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Abstract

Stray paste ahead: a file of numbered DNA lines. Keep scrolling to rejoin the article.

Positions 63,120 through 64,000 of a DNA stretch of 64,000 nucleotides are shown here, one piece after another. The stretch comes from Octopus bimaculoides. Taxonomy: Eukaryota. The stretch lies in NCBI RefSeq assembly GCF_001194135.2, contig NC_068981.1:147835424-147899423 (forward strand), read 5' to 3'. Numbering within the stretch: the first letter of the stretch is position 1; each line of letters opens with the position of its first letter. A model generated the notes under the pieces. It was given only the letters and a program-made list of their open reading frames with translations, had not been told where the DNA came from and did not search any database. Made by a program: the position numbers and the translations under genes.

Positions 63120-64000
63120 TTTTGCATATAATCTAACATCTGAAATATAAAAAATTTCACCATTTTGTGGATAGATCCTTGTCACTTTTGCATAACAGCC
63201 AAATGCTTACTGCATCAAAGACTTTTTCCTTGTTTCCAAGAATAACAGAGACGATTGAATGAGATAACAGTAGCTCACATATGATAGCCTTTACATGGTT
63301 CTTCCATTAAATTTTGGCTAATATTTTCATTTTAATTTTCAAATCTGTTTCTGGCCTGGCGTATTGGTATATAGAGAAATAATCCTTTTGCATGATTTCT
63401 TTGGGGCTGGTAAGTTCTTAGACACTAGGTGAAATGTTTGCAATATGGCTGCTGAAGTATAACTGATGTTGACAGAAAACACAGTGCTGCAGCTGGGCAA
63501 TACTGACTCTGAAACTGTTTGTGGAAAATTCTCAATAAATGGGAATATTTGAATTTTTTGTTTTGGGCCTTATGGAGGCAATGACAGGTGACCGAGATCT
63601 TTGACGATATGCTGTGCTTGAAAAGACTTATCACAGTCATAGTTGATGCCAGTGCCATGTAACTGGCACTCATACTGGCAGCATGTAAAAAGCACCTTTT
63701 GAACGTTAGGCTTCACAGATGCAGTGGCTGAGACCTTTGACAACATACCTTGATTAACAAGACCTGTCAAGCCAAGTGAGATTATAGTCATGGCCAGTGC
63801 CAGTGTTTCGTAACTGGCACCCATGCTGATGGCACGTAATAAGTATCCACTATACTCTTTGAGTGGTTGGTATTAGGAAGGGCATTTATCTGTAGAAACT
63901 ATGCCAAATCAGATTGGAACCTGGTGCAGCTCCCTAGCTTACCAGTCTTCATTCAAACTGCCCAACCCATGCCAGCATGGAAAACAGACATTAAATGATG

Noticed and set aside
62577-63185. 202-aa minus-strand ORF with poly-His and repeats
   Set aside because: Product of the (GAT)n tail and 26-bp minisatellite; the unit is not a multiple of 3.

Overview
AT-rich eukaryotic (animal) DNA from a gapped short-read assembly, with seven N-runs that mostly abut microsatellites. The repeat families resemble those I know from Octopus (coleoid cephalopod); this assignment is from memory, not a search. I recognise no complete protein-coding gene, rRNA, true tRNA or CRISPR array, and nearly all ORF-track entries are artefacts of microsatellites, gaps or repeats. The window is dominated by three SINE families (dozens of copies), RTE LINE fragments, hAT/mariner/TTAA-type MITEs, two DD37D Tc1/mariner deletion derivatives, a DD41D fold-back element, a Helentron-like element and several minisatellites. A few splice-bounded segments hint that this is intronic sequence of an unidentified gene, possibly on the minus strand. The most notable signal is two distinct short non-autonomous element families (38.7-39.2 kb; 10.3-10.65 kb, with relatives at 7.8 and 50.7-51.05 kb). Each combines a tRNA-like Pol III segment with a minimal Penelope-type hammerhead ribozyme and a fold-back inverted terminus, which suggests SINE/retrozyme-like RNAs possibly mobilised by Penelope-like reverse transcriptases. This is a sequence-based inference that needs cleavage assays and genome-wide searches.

We are exploring the relationship between accents and expression in piano performance. Accents are local events that attract a listener's attention and are either evident from the score (immanent) or added by the performer (performed). Immanent accents are associated with grouping (phrasing), metre, melody and harmony. In piano music, performed accents involve changes in timing, dynamics, articulation, and pedalling; they vary in amplitude, form, and duration. We analyzed the first eight bars of Chopin Prelude op. 28 n. 6. In a separate study, music theorists had marked grouping, melodic and harmonic accents on the score and estimated the importance (salience) of each. Here, we mathematically modeled timing and dynamics in the prelude in two ways using Director Musices (DM) - a software package for automatic rendering of expressive performance. The first rendering focused on phrasing following existing and tested procedures in DM. The second focused on accents - timing and dynamics in the vicinity of the accents identified by the theorists. In an informal listening test, 10 out of 12 participants (5 of 6 musicians and 5 of 6 non-musicians) preferred the accent-based formulation, and several stated that it had more variation of timing and dynamics from one phrase to the next.
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